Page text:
Laurie Lewis—Pricing strategies for freelance editors (Beyond the Red Pencil, 2015)

Laurie Lewis first published What to Charge: Pricing Strategies for Freelance Editors and Consultants in 2000, and when she revised it ten years later, she found that her strategies didn’t change. She shared her time-tested approach to pricing at Beyond the Red Pencil.

Choose the best method of pricing for the job

“I’m not going to tell you how many dollars to charge per hour or per page,” said Lewis. “There is no right price for a job.” Pricing methods include:

  • an hourly rate,
  • a page rate,
  • a word rate,
  • a project rate,
  • a per diem,
  • a retainer, and
  • a unit rate.

Most editors use the first four methods. Some freelancers choose to use only one type of rate, but Lewis suggests learning the different methods of pricing and figuring out which will work best for your particular circumstance. “Hourly is great if you work slowly, awful if you work fast, and great if you don’t know the scope of the project.” But not all clients are comfortable with the uncertainty of a per-hour rate.

Per-page rates used to be based on a 250-word page, but the client may not realize this. If they give you a page count for a manuscript, don’t take their word for it. Work out exactly what a page means to the client before quoting a rate. You and the client will also have to agree on how to count elements like tables and figures.

Per-word rates are common for writers but not so much for editors. If you do use a per-word rate, come to an agreement with the client about whether you’re using the word count before or after the edit.

The biggest pitfall with a project rate is not knowing enough about the project before setting your rate. Get as much information as you can from the client so that you can give an informed estimate.

Keep track of the hours you work, ideally using task-based logs

Regardless of which type of pricing you choose, the most important strategy is to log your time. Even if you’re using a project rate, keep track of the time you spend on specific tasks. “Editing” isn’t specific enough. Are you reviewing the manuscript? Corresponding with the author? Making a style sheet? Spell checking? Running a Find and Replace? Fact checking? Collating changes? Get into the habit of tracking time by task. (An audience member suggested using Freshbooks.) Consider this strategy an investment for future projects, when you’ll be able to look at your logs to see what you’re really spending your time doing.

Get as much information as you can before naming your fee

  • Ask your client for as many project details as they’re willing to give you. Ask for the manuscript or, failing that, a sample—and try to get one from the middle of the manuscript, not the beginning, which authors will probably have spent a long time polishing and thus won’t necessarily reflect the quality of the manuscript as a whole.
  • Ask other freelancers about their rates. “This is not price fixing,” said Lewis. “There is not such thing as price fixing in freelancing. Please be generous with your advice. We’re helping each other. We can only learn from teach other.”
  • Consult your own records: How much did you charge for a similar project? How long did it take you? Did you make what you wanted? Has the client forgotten about any aspect of the project—for example, preparing a reference list?
  • Listen to your gut. “If you’re going to hate the project because of the content, price accordingly.”

Whatever you do, “never give a client a rate off the top of your head,” said Lewis. “When a client says, ‘What do you charge?’ say ‘I’ll get back to you.’”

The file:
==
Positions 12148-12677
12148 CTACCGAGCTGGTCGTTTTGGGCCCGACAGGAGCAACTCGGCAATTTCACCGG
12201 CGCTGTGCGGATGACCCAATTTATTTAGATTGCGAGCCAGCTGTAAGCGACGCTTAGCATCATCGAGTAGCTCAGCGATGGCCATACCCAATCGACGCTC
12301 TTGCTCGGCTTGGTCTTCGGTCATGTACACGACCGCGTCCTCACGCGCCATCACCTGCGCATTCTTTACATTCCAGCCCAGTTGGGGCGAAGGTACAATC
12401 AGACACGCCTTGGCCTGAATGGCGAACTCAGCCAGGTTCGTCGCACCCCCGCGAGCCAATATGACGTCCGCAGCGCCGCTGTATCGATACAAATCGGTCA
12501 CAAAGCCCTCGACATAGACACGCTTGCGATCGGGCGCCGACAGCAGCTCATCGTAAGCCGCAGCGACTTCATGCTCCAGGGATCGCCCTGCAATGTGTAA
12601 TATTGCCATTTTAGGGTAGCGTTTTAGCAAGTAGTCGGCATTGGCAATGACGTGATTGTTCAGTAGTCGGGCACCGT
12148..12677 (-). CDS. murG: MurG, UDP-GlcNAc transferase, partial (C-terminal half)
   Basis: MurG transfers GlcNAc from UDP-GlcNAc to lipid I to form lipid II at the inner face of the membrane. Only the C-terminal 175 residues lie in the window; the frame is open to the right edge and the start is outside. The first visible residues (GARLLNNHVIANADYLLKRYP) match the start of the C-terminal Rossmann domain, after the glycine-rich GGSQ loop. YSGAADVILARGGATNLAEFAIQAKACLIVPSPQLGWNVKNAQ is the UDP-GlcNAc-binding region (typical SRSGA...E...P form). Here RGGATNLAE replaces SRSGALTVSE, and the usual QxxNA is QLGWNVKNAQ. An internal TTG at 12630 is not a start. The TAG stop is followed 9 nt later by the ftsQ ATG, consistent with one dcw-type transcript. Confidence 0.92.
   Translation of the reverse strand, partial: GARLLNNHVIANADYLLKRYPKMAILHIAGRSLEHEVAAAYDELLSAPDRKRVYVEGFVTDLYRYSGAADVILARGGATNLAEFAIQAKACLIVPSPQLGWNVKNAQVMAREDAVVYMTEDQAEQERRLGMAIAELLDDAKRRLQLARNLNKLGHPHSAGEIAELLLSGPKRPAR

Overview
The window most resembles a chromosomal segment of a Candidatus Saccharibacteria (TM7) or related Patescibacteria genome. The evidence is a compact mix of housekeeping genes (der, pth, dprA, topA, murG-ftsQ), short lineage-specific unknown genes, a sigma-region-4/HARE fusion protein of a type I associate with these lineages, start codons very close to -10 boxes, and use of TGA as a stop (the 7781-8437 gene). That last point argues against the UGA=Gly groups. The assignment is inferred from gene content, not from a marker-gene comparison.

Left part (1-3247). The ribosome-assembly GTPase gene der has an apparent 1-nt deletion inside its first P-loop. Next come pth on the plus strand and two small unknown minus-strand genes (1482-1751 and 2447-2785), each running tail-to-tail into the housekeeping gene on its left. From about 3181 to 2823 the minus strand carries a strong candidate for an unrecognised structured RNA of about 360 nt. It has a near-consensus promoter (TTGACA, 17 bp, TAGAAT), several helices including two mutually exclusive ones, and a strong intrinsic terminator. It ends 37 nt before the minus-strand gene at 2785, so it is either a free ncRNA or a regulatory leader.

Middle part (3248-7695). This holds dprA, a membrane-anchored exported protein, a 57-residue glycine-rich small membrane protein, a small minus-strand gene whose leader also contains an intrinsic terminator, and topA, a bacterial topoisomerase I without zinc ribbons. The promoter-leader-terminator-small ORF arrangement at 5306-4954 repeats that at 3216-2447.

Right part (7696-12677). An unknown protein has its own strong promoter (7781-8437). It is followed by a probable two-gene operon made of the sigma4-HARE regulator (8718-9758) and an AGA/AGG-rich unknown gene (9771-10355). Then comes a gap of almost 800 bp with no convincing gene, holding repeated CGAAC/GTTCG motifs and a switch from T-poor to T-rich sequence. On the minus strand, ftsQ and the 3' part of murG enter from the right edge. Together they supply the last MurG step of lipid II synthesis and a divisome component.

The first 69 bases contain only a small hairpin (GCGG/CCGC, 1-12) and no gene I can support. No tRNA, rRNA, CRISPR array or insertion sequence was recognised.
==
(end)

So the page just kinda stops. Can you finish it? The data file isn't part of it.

Determine your negotiating strategy

The two dollar figures you should have in mind when going into a negotiation are:

  • what you want to make
  • the lowest amount you’ll accept

If your client can’t pay you what you want for the work they want done, see if you can agree to change the parameters of a job. For example, you might do fewer rounds of editing or a different level of editing. Your client may agree to collate the changes or to change the schedule.

Consider also what non-monetary concessions you’ll make. For example, you may be willing to lower your rate for an acknowledgment, complimentary copies, or a testimonial. Ask to participate in your client’s activities—for example, an NGO’s fundraiser or a publisher’s book launch—where you might make connections and drum up further business.

“Be prepared to walk away from a job if you cannot agree to a price,” said Lewis. “You will kick yourself for working on a job where you’re not paid enough.”

“Freelance editors can be reluctant negotiators. Think of negotiating as clarifying the details of a job.”

Put your agreement in writing

Once you’ve clarified those details, make sure you get it in writing. Specify:

  • the nature of the project,
  • what you will do,
  • what the client will do,
  • the timetable for the work,
  • the fee and payment schedule,
  • how and why the contract might be terminated, and what you will be paid in that case, and
  • any other specific issues you’ve agreed upon.

These other issues might include what you’ll do in the event of scope changes or whether you can renegotiate if the material comes to you late. “Put wiggle room into the letter of agreement,” said Lewis.

“Formal contracts may frighten clients,” she said. “All you need is an email that puts your agreement in writing, with itemized tasks—but do ask clients to reply to the email saying they’ve agreed to the terms.” Written agreements show that you’re a professional.

Sometimes clients will have their own contracts. Read them, and never sign a contract that contains anything you haven’t discussed or anything you don’t agree with.

Learn from your experience

“The most valuable exercise is a ‘postmortem’ analysis of your projects.” See how much money you would have earned if you had used different pricing strategies. “Ask yourself, ‘How could I have made more money? What are my weaknesses in pricing?’”